In 1979, Curtis Blume, a shrimper out of Port Bolivar, Texas, was trolling his nets off the Rockefeller Wildlife Refuge in Cameron Parish when he snagged some unusual copper ingots.
Realizing he had discovered a shipwreck, he and some friends began investigating the site and recovered more copper ingots, as well as some gold and a cannon.
Research revealed that the shipwreck was the El Nuevo Constante, one of many Spanish vessels that plied Gulf waters in the 18th century.
At that time, Spain’s Mexico colony produced tons of gold, silver and other products that were regularly sent across the Atlantic Ocean aboard ships like the Constante.
A manifest discovered in the Spanish archives revealed that the Constante was an ordinary cargo vessel and not a treasure ship as Blume and his colleagues had hoped.
Besides gold, silver and copper, it also carried cow and goat hides, indigo, vanilla beans, chocolate, ceramic bowls, medicinal plants, dyewood and cochineal (used in making dye).
With five other cargo vessels and a protective warship, the El Nuevo Constante set sail from Veracruz on Aug. 21, 1766, with 71 passengers and crew. All went well until Sept. 1.
That night, according to one of the ship’s pilots, a storm lashed the fleet and had “such bad symptoms that it grew by the instant and became strong hurricanes and unimaginable seas.”
The fleet was battered for several days, and the vessels finally drifted apart as they lost masts and rigging.
The Constante stood the storm well until it began to leak on the night of Sept. 3. Despite heroic efforts to pump out the water, it was settling by the bow when dawn broke on Sept. 5.
Some of the heavy cannons were heaved overboard to lighten the vessel, but it did no good.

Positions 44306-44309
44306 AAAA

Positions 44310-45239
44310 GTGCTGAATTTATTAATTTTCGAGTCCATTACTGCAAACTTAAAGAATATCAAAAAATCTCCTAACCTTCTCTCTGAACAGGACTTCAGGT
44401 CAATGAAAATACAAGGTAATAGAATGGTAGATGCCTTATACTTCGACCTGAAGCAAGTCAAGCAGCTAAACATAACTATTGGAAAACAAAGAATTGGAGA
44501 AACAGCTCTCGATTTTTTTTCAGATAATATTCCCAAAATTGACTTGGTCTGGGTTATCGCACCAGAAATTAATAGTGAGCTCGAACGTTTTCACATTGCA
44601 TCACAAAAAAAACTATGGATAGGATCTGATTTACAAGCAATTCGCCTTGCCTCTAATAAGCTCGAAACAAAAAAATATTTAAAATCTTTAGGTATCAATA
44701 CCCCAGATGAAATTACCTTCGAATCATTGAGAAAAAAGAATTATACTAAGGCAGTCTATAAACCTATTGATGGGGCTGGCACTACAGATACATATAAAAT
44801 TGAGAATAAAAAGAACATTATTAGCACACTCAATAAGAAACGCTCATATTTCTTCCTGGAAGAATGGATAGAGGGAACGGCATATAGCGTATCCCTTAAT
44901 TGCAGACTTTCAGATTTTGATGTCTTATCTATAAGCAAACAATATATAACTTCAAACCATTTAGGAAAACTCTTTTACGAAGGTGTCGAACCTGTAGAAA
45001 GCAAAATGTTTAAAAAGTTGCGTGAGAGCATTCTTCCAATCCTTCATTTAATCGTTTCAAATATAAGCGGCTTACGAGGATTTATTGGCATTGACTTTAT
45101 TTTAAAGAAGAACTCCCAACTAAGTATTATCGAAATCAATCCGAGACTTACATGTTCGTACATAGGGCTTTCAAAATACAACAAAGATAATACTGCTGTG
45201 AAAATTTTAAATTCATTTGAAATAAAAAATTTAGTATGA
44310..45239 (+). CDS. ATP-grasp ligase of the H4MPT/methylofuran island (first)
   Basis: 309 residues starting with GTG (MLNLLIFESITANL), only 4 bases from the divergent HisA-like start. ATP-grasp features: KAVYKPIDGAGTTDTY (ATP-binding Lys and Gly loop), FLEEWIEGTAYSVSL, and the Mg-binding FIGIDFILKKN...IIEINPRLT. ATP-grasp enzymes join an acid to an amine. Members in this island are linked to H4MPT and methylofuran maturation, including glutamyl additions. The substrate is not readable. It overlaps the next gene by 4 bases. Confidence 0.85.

Realizing his ship was sinking, the captain turned north and ran it aground in 10 feet of water just over a quarter mile from the Cameron beach. Amazingly, all of the passengers and crew survived the harrowing ordeal.
When the storm finally subsided two days later, the Spaniards set up camp onshore, and a few men took a small boat to try to get help.
They made their way eastward 180 miles to Balize near the mouth of the Mississippi River and made contact with Spanish officials.
A rescue operation soon arrived to retrieve the stranded men and salvage the Constante, but the Spanish were able to recover very little of the cargo.
In a short time, the wreck site disappeared from memory.
After Blume rediscovered the wreck in 1979, Louisiana officials forced him to turn over the artifacts to the state, and Coastal Environments Inc. of Baton Rouge was contracted to conduct a professional excavation.
After 214 years of coastal erosion, however, the wreck was now almost a mile offshore in 19 feet of water that was so murky that divers could not see their hands in front of their faces.
The salvage job was quite nerve-wracking because the divers were constantly in danger of being entangled in fishing line that had broken off on the wreck.
They also sometimes sensed (but did not see) large fish swimming nearby.
Among the hundreds of artifacts collected were more than 80 pounds of silver, 50 pounds of gold, and 7,000 pounds of copper.
None of the silver or gold discs had any inventory markings, suggesting that they were smuggled aboard in an attempt to avoid paying taxes.
Other artifacts included metal and wooden ship fittings, ballast stones, three 8 foot-long iron cannons, intact cowhides, spikes, nails, bolts, cannon shot, anchors and various personal items.
Hundreds of ceramic fragments were also recovered and many were in the shape of miniature shoes, dogs, llamas, ducks and guitars.
These were probably gift items, much like the knickknacks modern tourists buy at roadside stands.
Apparently in honor of the ship, the Spanish named a nearby waterway Bayou del Constante, but over the years its name became corrupted into Constance Bayou.
Modern maps of the Rockefeller Wildlife Refuge still show Big and Little Constance bayous and Big and Little Constance lakes.
They are the sole reminders of the only Spanish shipwreck ever discovered in Louisiana waters.